Kenny says bondholders must be paid €1.2bn
THE TAOISEACH insisted in the face of strong Opposition criticism that Ireland had to pay the €1.25 billion owed to unsecured bondholders.
“It is not easy to say this, but the money must be repaid,” Enda Kenny said. “The alternative would be catastrophic, given what has happened in Greece, where 100,000 public servants have been let go, public sector salaries have been drastically reduced and services decimated.”
Mr Kenny added that that could not be allowed to happen in Ireland.
Sinn Féin leader Gerry Adams said it was one of the Taoiseach’s big days, the day in which he gave another €1.25 billion to bondholders while imposing savage austerity on the rest of the citizens.
Asking Mr Kenny to name the bondholders, Mr Adams said the Oireachtas and the people had a right to know who they were.
Mr Kenny said he did not like to see a situation where the repayment had to be made to bondholders.
“I do not have have the list of their names, but I am sure the names of those in possession of the bonds have changed often since they were first acquired,” he added.
He said Mr Adams had failed to point out where the money to provide services for the people would come from if Ireland defaulted.
“He is aware that we have received €110 billion for the covered banks at very low interest rates to keep the country moving,” Mr Kenny added.
He said Mr Adams’s idea that the Government could state it would not pay was simply nonsensical.
Mr Adams said it was not good enough for Mr Kenny to say he did not know the names of the bondholders.
“It is a disgrace,” he added.
He said that the deference the Taoiseach was showing to bondholders contrasted sharply with his attitude to citizens.
Mr Adams said he had written to the Comptroller and Auditor General asking him to investigate the payments, to whom they would be made, the profits to be made and whether he considered it to be an appropriate use of public funds.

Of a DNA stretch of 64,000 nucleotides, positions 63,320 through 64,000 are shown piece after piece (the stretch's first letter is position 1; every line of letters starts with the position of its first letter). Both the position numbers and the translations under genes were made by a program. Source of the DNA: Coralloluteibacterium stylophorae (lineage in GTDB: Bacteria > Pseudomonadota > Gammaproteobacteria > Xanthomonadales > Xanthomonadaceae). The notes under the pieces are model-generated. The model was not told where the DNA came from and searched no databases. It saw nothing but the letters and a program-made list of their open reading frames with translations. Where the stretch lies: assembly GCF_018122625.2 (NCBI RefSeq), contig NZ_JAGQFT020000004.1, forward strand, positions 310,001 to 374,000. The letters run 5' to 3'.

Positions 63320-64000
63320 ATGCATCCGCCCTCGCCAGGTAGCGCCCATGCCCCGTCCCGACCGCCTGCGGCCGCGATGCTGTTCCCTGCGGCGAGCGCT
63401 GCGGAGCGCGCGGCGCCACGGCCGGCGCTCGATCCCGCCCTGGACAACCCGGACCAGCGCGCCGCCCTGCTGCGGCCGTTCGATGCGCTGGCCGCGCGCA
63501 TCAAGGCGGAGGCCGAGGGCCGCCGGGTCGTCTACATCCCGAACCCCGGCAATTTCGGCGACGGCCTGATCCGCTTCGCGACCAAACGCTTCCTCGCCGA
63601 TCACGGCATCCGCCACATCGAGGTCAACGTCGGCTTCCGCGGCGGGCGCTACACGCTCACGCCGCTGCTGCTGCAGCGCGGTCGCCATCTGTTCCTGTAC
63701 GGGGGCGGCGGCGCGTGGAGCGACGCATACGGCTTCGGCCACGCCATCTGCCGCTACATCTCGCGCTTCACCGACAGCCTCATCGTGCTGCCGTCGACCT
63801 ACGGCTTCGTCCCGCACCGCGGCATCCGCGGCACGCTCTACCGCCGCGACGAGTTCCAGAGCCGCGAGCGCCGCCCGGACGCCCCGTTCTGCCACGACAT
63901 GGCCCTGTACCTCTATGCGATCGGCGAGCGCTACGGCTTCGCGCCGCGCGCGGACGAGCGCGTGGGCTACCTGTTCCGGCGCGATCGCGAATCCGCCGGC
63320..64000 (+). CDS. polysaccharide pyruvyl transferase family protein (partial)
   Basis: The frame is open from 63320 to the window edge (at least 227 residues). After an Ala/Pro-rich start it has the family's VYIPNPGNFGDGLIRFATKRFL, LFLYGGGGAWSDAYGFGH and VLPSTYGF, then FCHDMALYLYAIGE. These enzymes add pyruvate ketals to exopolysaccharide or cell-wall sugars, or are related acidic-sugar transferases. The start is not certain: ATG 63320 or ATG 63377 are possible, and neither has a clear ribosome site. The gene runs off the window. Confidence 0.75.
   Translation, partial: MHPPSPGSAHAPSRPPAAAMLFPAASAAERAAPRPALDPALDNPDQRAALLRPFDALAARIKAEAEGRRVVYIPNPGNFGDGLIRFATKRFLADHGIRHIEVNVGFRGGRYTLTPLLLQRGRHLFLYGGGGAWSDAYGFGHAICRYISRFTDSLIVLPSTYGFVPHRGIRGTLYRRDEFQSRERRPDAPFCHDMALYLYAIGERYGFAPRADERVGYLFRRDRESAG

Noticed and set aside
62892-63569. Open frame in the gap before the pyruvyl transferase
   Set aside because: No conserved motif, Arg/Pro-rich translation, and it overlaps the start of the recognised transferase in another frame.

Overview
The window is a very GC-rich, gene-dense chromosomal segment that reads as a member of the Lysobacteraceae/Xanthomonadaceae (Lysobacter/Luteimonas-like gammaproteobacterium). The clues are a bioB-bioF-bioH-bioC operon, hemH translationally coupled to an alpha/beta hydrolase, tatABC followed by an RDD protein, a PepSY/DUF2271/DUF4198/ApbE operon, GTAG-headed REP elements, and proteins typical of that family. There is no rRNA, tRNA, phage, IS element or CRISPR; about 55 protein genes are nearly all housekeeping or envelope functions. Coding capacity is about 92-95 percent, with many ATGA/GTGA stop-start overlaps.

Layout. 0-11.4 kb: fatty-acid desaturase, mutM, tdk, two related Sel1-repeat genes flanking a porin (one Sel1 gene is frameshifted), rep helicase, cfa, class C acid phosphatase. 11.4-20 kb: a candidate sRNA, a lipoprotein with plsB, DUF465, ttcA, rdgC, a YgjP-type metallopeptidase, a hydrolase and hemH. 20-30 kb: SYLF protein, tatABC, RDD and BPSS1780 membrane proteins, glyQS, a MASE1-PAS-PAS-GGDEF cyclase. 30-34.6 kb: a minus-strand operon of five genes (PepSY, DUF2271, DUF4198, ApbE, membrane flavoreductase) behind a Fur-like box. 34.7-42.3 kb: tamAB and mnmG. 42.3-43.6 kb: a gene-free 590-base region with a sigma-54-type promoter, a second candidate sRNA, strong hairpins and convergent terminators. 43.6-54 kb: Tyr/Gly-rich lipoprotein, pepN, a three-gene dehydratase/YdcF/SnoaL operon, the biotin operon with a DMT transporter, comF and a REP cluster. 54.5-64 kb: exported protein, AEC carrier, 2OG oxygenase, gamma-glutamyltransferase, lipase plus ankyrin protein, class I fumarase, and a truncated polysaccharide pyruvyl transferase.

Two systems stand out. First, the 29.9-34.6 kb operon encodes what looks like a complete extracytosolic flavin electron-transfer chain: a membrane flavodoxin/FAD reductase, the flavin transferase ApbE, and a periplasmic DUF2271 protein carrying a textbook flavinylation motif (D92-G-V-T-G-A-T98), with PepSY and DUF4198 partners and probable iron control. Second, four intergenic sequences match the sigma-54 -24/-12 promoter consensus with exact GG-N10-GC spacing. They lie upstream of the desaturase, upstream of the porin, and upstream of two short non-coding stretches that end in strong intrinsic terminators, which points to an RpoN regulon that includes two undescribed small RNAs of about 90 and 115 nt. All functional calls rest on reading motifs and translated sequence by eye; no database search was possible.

Mr Kenny said Mr Adams was a “great man” to come into the Dáil and talk about openness, transparency and accountability.
“There were many occasions when he was not so open in his comments,” he added.
“I do not have a list of the bondholders.”
Independent TD Shane Ross said it was a dark day for Ireland by any measure.
“Whatever the Taoiseach’s likes and dislikes about what is happening, it is a dismal day when we must hand over €1.25 billion.”
He was concerned about the Government’s response to legitimate criticisms on what it was doing, which was, after all, implementing the policies of the previous government.
Accusing the Government of using “scare tactics” in recent days, Mr Ross said they had not contributed constructively to the debate.
Tánaiste Eamon Gilmore had spoken of not being able to pay gardaí, nurses or teachers, while Minister for Transport Leo Varadkar had spoken of a financial time-bomb going off in Dublin, he said.
“Let us have a legitimate argument about this,” Mr Ross added.
He said the Taoiseach should look at the history of the markets which forgave those who wrote off their debt provided the future looked bright enough for them to lend.
Mr Kenny said it seemed that the “Ross theory of economics” meant that the Central Bank should be able to create new money to pay off the debts of Anglo Irish Bank, making them disappear by magic.
That type of “airgead draíochta” was the kind of formula which caused the monetary chaos and economic collapse of the post-Soviet Union rouble zone in the early 1990s.
This year, Mr Kenny said, €3 billion had to be taken out of the economy.
“Deputy Ross’s formula is to deal with the deficit of €16 billion in one fell swoop,” he added.
“Does he seriously consider that something of this magnitude could be done without catastrophic consequences for the ordinary citizens of the country?”